Maybe some people will get it, and maybe some people won’t. But I’m trying to make it funny and interesting for myself. Every time I got an opportunity to put in those things—some people call them “sight gags”—I did. Those were the things I really enjoyed about some of the work that was really important to me in my formative years, like Mad Magazine in the late 50s/early 60s.
And then, when I got to be about 18 years old, I was looking at Playboy Magazine. I discovered that they would actually sell me a copy of Playboy Magazine. Now that was a big deal, Brian. When you’re 18 years old, growing up in Georgia and you can go into a store and the man will sell you a Playboy Magazine. I won’t tell you what happened in that magazine, but in the back, there was a great comic strip called “Little Annie Fannie.”
That was Kurtzman.
Yeah, it was Kurtzman and Will Elder. And they, of course had worked together at Mad. And then, of course, there was Russ Heath and Frank Frazetta. I guess the best artists in comics at the time were working there, because Hefner was paying decent money. Plus, it was Playboy. And it was all in full color.
Jack Davis was in there, too. He has always been one of my favorite artists. Even going back to when I was nine years old, I saw something by him, and it was a life-changing experience.
And I liked The New Yorker. When I was a real little kid, my parents had all of these New Yorkers from World War II. They didn’t throw the magazines away. They saved them. And, of course, I spent a lot of time looking at them. They were just full of cartoons. There was Charles Addams. And an artist named [Richard] Taylor, who I liked—he drew funny-looking eyes. There was Peter Arno.
If you’re interested in that kind of thing, or you develop an interest in looking at pictures, as I guess I did from the time that I was a little kid and my grandma used to read my those Little Golden Books, when I was four years old. Those things had some of the best illustrators in the country working on them. They were beautifully done.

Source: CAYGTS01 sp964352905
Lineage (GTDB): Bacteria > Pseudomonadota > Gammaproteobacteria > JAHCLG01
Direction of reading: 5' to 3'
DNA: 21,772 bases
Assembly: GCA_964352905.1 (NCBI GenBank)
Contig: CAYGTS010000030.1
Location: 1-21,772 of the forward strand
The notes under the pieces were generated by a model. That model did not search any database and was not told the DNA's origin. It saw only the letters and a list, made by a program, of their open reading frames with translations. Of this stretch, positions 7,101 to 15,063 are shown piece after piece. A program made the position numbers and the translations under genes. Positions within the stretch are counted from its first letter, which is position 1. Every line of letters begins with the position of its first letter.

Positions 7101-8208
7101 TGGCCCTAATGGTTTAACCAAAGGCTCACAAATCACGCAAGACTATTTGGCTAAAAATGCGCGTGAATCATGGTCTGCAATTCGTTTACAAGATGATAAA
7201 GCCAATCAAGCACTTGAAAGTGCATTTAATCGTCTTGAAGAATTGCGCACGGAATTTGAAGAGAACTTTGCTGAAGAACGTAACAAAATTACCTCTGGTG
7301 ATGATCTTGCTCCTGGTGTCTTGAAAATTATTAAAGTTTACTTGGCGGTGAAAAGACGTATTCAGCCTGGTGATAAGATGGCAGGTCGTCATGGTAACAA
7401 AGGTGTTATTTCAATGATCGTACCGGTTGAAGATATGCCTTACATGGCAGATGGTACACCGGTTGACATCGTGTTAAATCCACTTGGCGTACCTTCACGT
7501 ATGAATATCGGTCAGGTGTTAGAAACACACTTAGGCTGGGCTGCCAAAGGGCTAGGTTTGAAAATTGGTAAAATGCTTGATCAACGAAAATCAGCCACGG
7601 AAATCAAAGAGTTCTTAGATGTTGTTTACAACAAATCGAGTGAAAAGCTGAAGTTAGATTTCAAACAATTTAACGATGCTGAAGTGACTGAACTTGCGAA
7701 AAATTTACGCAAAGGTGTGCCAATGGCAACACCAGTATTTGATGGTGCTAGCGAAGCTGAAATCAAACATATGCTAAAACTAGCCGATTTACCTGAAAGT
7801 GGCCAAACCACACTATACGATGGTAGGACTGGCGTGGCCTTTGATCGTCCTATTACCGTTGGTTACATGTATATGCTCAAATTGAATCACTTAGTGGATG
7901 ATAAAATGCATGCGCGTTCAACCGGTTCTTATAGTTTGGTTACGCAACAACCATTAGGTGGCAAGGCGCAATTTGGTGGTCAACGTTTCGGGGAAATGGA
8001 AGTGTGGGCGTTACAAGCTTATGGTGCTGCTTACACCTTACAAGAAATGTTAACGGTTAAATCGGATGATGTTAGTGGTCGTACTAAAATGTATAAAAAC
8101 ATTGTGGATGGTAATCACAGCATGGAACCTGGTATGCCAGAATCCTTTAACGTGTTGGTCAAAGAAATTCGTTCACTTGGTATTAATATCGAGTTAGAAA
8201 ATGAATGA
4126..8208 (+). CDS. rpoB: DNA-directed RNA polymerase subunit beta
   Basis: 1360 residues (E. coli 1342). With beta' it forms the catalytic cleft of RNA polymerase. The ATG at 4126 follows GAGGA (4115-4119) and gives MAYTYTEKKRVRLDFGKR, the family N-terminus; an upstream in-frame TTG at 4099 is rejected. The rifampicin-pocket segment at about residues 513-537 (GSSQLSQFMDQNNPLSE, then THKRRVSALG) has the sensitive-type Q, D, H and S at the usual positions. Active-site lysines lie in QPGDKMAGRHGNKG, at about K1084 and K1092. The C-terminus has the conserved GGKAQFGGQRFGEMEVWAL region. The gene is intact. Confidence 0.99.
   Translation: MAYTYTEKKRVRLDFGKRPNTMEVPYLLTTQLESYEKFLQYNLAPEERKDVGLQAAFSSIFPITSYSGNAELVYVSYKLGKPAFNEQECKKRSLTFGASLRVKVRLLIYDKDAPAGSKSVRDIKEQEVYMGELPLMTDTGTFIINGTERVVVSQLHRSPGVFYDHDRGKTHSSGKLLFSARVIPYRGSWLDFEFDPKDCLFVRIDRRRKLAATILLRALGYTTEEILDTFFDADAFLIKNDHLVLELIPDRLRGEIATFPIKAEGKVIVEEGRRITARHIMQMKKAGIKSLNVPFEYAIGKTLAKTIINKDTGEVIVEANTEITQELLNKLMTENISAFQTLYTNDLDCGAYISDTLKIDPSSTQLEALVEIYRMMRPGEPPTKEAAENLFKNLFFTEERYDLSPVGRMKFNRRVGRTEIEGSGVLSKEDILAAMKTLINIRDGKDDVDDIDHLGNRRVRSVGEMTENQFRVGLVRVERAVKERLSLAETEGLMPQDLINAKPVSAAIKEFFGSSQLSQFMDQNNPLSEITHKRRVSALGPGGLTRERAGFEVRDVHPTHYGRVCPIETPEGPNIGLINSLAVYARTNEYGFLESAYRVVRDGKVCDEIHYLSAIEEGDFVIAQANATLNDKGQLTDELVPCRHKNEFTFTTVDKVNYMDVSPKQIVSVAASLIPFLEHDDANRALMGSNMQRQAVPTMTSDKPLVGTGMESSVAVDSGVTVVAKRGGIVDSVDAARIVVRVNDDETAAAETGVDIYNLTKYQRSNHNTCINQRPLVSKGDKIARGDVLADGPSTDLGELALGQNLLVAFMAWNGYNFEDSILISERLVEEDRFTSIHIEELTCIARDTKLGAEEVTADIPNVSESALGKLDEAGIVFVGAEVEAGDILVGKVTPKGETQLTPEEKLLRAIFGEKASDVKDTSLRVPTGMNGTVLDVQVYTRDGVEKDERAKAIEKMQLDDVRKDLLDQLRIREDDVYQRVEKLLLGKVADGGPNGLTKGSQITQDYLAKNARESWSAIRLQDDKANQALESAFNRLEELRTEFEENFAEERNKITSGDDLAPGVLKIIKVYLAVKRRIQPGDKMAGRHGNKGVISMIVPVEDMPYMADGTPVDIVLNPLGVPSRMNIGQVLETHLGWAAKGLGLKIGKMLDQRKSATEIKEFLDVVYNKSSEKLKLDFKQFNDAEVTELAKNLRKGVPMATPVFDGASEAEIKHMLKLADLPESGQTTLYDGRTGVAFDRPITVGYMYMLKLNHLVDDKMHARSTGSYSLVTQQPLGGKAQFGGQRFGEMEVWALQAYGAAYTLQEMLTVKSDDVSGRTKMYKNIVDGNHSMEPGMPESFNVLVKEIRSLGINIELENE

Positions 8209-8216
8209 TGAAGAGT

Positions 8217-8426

So, I fell in love with the pictures at an early age and I just always loved looking at pictures, and I discovered that I could actually make pictures myself. But in the last 10 years, I’ve had the opportunity to do some work. I spent the last part of 2007 and into the summer of 2008, doing a 222 panel Webcomic, which was a great learning experience for me.
I did a lot of coloring, and I drew it and colored it on the computer. My computer coloring skills improved, especially on night scenes, because everything is happening in the cemetery in the dark. I got to use a lot of that in the Harry Potter parody.
Whatever it is that you’re interested in, if you’re able to spend a lot of time doing it, you will get better. I won’t say ‘even if you don’t have any talent at all’—I think it helps to have some talent, but I think that talent is overrated. I think it really is nose to the grindstone.
I never worked harder at anything in my life than I did on this Harry Potter parody. It took me 44 days of 7:30 in the morning until 10 at night, until it was done.
[Concluded in Part Four.]